2.)  The TA recognizes differing degrees of murder, but they're less likely to make a fine distinction.  If they find out that Preacher John has killed the local Branch they might not realize (or care) about heresy.  In fact, they might lump Preacher John in with the Faith as a whole and use it as an excuse to kick 'em all out.

  I just wanted to get clear on the whole murder deal because I had an idea where the second case would be much more applicable.

later
Tom
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Don't laugh, Larry would strike unseen from the shadows and Curly...well, Curly once toppled a dictatorship with the key from a Sardine tin.
Jake Norwood
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« Reply #4 on: February 19, 2004, 03:26:02 PM »

This just occured to me, but the Movie "Brigham City," by Richard Dutcher, is not only a fantastic piece of indie filmmaking, but it addresses the feelings of something very similar in an all-mormon town when a serial killer starts up.  Really worth seeing, regardless of your opinions on faith.

Jake
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lumpley
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« Reply #5 on: February 23, 2004, 08:26:18 AM »

I watched it this weekend.  That's a great little flick, and even more on-topic than it looks.

Spoilers!  Don't read further unless you've seen the movie!  It's not going to make any sense if you haven't, and it's worth watching unspoilt.

.

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.

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Check this out:
Dutcher's character Wes, right?  As the bishop, he's the branch's Steward.  As the sheriff, he's the Dogs.

Pride: Wes the bishop thinks that his congregation is better than all the others, and refuses to see anything going wrong within it.
Injustice: he puts unqualified people into positions of authority.  That's Terry, Matthew Brown's character.
Sin: the position of authority lets Terry murder a couple of people and make it look like a hiking accident and a runaway.
Demonic Attacks: he murders blatantly!

Enter the Dogs, that is, Wes the sheriff.

The FBI are the apostacy that'll result if the Dogs can't resolve the situation.  (One of 'em's even a jack Mormon!)  People'll blame the bishop, some will side with the FBI over the church, they'll lose their faith in the Faith, splinter into hateful little factions, and eventually the town will tear apart.  (It'll be exodus rather than murder, but that's just because they all have cars.)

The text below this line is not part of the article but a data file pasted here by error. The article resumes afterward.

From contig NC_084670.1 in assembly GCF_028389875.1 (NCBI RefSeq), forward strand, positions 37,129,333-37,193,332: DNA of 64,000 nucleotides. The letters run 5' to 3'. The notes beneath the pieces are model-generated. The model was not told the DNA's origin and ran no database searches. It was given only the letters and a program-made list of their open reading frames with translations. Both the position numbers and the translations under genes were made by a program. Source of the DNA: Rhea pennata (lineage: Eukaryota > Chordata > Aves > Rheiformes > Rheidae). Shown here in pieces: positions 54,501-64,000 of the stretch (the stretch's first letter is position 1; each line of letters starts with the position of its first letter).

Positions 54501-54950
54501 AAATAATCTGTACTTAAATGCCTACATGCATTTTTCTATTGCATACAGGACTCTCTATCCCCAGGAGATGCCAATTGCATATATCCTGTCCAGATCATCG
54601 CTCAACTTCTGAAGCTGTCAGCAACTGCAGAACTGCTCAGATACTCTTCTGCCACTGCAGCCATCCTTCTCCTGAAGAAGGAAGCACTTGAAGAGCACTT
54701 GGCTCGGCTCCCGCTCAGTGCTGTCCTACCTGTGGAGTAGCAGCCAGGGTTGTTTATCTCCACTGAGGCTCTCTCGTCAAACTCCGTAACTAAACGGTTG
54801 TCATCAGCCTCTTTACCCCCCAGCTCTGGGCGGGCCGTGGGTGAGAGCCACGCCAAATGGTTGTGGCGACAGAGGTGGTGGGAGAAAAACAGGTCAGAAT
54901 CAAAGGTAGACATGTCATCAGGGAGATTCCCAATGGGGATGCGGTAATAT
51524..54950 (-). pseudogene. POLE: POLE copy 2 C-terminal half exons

Anyhow, Wes the sheriff can't stop the demonic attacks without finding the sin, but Wes the bishop keeps pointing him in the wrong directions.  It must be someone outside the community!  Or some disreputable (porn-having) element within the community!  But he eliminates and eliminates and ... eventually he finds the sin, as Dogs inevitably will.

All the cheesy serial killer stuff in the movie - making us wonder if it's the construction foreman, the outsider, the new convert, making us go "she's not gonna live through this movie and if they put the baby in danger I'm'a turn it off" - plus the (discreet, understated) missionarying - I totally 100% forgive because of the scene where Wes confronts Terry.  That was a better scene than I've seen in a dozen better movies.

But the sin points bang! straight at the pride and injustice.

Then the Dogs publically confront the bishop - that's when Wes refuses the sacrament - who is humbled mightily and sincerely.  The congregation forgives him and goes forward stronger than it was.

Thanks for recommending it, Jake.  Also, I grew up just over the hill from Springville, one of their shooting locations.  The landscapes in the movie looked so much like home to me - and I haven't seen that part of Utah since I was 10 - that I literally caught my breath.

-Vincent